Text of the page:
The Blue Beetle, also known as Dr. Daniel Garrett, achieved his powers from a mystical scarab amulet found in the tomb of the Pharaoh Kha-ef-re. When he uttered the words “Kaji Dha,” he was granted superpowers, the ability to fly, superstrength, and the ability to shoot energy from his fingertips. Donning chain-mail armor impervious to bullets, Garrett called himself the Blue Beetle.
This is not the film the Coen Brothers would direct.
Rather, the dynamic duo would focus their attention on the story of the SECOND Blue Beetle, Ted Kord, an archaeology student studying under Garrett. Garrett, now in old age, attempts to give the mystical amulet to his colleague and protégé to carry on his legacy , but before he can, he and the amulet are buried by piles of rubble on Pago Island, and he dies. I AM NOT MAKING THIS UP. Ted decides to use his inventiveness to become the second Blue Beetle despite having no amulet. He trains himself in several fighting styles, and develops an arsenal of non-lethal weapons. He has no superpowers, and has to constantly work hard to keep himself in shape.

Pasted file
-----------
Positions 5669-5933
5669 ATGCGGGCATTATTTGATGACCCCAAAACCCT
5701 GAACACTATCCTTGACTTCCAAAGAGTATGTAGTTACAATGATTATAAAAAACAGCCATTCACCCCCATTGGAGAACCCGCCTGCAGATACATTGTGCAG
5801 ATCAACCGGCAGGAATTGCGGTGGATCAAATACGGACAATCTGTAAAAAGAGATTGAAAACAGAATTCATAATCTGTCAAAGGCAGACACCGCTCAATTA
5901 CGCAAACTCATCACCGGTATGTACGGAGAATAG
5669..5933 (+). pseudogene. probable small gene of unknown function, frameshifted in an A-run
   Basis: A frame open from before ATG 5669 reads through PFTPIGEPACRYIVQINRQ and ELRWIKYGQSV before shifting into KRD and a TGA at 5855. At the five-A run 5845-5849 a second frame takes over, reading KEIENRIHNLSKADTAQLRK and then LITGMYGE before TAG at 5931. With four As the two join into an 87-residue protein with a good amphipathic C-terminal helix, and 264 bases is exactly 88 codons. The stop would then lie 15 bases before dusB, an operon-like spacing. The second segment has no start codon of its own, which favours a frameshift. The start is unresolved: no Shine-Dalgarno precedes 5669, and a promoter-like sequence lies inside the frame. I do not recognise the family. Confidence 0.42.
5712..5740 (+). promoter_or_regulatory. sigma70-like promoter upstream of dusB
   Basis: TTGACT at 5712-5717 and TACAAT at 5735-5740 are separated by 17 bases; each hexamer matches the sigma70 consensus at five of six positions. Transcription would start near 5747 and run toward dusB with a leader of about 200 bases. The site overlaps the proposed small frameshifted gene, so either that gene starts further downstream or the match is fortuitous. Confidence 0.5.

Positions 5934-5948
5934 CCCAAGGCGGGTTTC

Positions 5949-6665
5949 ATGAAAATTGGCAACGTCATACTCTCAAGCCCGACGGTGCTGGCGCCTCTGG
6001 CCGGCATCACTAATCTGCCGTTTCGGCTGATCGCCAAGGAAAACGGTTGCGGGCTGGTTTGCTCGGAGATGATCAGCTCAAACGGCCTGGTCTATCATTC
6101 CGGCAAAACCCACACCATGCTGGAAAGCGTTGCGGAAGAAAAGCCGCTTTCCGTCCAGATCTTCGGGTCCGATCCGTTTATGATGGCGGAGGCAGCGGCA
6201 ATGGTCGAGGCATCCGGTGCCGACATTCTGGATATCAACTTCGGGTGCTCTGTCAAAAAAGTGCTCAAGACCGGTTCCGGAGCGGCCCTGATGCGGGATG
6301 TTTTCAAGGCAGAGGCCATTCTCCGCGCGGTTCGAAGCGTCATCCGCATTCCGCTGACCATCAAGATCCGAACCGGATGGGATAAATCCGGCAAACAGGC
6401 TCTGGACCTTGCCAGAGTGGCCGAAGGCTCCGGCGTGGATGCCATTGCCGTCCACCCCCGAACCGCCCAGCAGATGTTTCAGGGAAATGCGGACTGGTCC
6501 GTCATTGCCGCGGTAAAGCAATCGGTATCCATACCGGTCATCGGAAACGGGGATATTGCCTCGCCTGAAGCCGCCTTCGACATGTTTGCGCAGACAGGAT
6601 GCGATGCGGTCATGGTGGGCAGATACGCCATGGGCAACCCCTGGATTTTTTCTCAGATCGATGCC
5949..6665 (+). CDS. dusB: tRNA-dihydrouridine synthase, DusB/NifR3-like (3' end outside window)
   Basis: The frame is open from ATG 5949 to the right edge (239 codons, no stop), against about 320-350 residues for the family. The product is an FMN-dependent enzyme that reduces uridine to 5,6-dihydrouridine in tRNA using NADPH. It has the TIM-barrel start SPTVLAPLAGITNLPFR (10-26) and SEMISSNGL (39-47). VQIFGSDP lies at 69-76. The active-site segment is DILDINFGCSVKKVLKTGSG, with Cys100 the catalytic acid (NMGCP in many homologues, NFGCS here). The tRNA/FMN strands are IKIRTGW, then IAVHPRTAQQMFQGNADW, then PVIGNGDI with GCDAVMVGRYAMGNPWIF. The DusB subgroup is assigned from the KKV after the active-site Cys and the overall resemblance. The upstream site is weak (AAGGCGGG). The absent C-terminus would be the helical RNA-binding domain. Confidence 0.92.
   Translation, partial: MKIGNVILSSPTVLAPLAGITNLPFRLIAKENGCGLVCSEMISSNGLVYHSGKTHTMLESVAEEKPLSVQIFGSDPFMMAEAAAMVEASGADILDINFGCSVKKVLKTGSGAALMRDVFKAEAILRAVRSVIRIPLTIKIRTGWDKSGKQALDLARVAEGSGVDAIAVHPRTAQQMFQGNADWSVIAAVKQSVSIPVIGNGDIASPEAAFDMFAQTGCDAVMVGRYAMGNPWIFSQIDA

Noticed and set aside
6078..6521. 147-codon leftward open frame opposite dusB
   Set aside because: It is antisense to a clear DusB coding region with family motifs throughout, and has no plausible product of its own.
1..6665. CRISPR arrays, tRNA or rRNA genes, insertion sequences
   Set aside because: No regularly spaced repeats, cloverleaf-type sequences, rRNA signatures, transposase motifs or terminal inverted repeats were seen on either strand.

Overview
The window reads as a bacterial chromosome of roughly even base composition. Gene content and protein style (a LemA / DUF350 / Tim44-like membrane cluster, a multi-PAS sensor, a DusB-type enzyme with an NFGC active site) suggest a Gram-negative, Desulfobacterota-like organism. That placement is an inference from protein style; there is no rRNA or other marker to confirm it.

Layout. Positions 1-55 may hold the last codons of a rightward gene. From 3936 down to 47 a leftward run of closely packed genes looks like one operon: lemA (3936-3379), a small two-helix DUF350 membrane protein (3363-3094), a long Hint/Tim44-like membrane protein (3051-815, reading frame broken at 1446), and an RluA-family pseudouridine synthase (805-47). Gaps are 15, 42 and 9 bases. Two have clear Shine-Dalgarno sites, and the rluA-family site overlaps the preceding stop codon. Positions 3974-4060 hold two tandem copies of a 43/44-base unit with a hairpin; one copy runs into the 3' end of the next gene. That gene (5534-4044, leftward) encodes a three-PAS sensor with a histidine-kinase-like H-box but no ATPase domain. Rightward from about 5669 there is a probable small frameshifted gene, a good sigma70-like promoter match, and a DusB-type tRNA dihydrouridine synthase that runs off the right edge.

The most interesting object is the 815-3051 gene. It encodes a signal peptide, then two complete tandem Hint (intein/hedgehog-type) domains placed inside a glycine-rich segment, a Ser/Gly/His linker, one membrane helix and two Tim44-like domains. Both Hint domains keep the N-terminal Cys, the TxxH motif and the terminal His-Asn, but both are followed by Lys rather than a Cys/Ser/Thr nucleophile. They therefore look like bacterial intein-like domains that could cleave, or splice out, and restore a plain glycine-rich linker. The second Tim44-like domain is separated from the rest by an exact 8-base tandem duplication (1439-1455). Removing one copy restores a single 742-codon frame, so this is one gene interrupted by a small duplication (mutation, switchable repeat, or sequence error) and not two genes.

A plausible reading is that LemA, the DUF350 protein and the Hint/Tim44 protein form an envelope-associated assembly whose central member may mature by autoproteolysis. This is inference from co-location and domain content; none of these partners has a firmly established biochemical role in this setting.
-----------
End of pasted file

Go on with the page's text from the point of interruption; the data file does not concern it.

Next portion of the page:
This is the perfect superhero movie for the Coen brothers for a number of reasons.
Firstly, the Coens never veer far from the world of realism. Any superhero that they decide to take on, I personally feel, would have to maintain some realism. Make it a movie about regular people who need to work out and stay fit to remain superheros. My second argument: Absurdism. The Coens LOVE that shit! And I feel like they would love dealing with a hero who is grappling with the fact that he SHOULD have had superpowers, but doesn’t and has to continue anyways. Third, Michael Stuhlbarg is perfect for this part. Plain and simple.
For Your Consideration: The Blue Beetle, directed by the Coen Brothers.
– Daniel Perea